Cervical cancer classification

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Editor-In-Chief: C. Michael Gibson, M.S., M.D. [1]Associate Editor(s)-in-Chief: Nima Nasiri, M.D.[2]


Cervical cancer may be classified into many subtypes based on FIGO classification.


Newly revised FIGO staging for cervical cancer, included pathological and imaging findings as well as clinical manifestations.[1][2][3]

FIGO staging of cancer of the cervix uteri (2018)

Stage Description
I The carcinoma is strictly confined to the cervix (extension to the uterine corpus should be disregarded)
IA Invasive carcinoma that can be diagnosed only by microscopy, with maximum depth of invasion <5 mma
IA1 Measured stromal invasion <3 mm in depth
IA2 Measured stromal invasion ≥3 mm and <5 mm in depth
IB Invasive carcinoma with measured deepest invasion ≥5 mm (greater than Stage IA), lesion limited to the cervix uteri
IB1 Invasive carcinoma ≥5 mm depth of stromal invasion, and <2 cm in greatest dimension
IB2 Invasive carcinoma ≥2 cm and <4 cm in greatest dimension
IB3 Invasive carcinoma ≥4 cm in greatest dimension
II The carcinoma invades beyond the uterus, but has not extended onto the lower third of the vagina or to the pelvic wall
IIA Involvement limited to the upper two‐thirds of the vagina without parametrial involvement
IIA1 Invasive carcinoma <4 cm in greatest dimension
IIA2 Invasive carcinoma ≥4 cm in greatest dimension
IIB With parametrial involvement but not up to the pelvic wall
III The carcinoma involves the lower third of the vagina and/or extends to the pelvic wall and/or causes hydronephrosis or nonfunctioning kidney and/or involves pelvic and/or para‐aortic lymph nodes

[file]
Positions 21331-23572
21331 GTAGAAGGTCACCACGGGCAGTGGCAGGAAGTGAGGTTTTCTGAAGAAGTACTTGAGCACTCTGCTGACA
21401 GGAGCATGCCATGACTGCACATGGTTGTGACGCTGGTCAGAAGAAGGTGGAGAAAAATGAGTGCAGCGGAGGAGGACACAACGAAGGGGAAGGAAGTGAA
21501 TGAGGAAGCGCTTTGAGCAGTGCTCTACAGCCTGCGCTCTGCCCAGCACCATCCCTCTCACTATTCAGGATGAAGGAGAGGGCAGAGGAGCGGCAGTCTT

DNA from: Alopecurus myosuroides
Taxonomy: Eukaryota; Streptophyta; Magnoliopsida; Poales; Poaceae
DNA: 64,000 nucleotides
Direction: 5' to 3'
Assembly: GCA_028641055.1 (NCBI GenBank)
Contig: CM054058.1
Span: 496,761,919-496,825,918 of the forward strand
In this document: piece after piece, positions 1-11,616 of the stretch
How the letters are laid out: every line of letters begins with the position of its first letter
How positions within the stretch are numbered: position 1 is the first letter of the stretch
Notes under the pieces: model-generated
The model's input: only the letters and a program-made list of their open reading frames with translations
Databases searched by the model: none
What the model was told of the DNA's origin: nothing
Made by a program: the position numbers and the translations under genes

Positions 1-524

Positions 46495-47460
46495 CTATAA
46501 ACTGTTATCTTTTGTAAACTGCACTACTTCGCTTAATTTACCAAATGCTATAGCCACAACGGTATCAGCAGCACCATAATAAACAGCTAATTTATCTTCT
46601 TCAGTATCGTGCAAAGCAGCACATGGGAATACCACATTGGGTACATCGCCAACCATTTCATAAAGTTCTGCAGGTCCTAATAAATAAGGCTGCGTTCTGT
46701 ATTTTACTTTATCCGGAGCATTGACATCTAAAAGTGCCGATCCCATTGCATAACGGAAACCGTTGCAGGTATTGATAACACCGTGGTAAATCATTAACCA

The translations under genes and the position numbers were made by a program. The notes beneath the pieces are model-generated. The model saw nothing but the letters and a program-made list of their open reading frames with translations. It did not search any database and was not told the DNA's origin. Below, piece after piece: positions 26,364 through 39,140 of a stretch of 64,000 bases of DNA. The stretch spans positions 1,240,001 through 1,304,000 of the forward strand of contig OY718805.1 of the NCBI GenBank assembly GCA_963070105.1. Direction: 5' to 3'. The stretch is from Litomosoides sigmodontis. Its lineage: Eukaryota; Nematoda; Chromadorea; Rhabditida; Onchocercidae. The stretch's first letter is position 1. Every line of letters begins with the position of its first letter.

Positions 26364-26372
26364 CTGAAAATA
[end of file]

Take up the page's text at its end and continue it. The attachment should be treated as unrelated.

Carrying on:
IIIA The carcinoma involves the lower third of the vagina, with no extension to the pelvic wall
IIIB Extension to the pelvic wall and/or hydronephrosis or nonfunctioning kidney (unless known to be due to another cause)
IIIC Involvement of pelvic and/or para‐aortic lymph nodes, irrespective of tumor size and extent (with r and p notations)c
IIIC1 Pelvic lymph node metastasis only
IIIC2 Para‐aortic lymph node metastasis
IV The carcinoma has extended beyond the true pelvis or has involved (biopsy proven) the mucosa of the bladder or rectum. (A bullous edema, as such, does not permit a case to be allotted to Stage IV)
IVA Spread to adjacent pelvic organs
IVB Spread to distant organs


  1. Matsuo, Koji; Machida, Hiroko; Mandelbaum, Rachel S.; Konishi, Ikuo; Mikami, Mikio (2019). "Validation of the 2018 FIGO cervical cancer staging system". Gynecologic Oncology. 152 (1): 87–93. doi:10.1016/j.ygyno.2018.10.026. ISSN 0090-8258.
  2. Bhatla, Neerja; Aoki, Daisuke; Sharma, Daya Nand; Sankaranarayanan, Rengaswamy (2018). "Cancer of the cervix uteri". International Journal of Gynecology & Obstetrics. 143: 22–36. doi:10.1002/ijgo.12611. ISSN 0020-7292.
  3. Chamié, Luciana Pardini; Blasbalg, Roberto; Pereira, Ricardo Mendes Alves; Warmbrand, Gisele; Serafini, Paulo Cesar (2011). "Findings of Pelvic Endometriosis at Transvaginal US, MR Imaging, and Laparoscopy". RadioGraphics. 31 (4): E77–E100. doi:10.1148/rg.314105193. ISSN 0271-5333.

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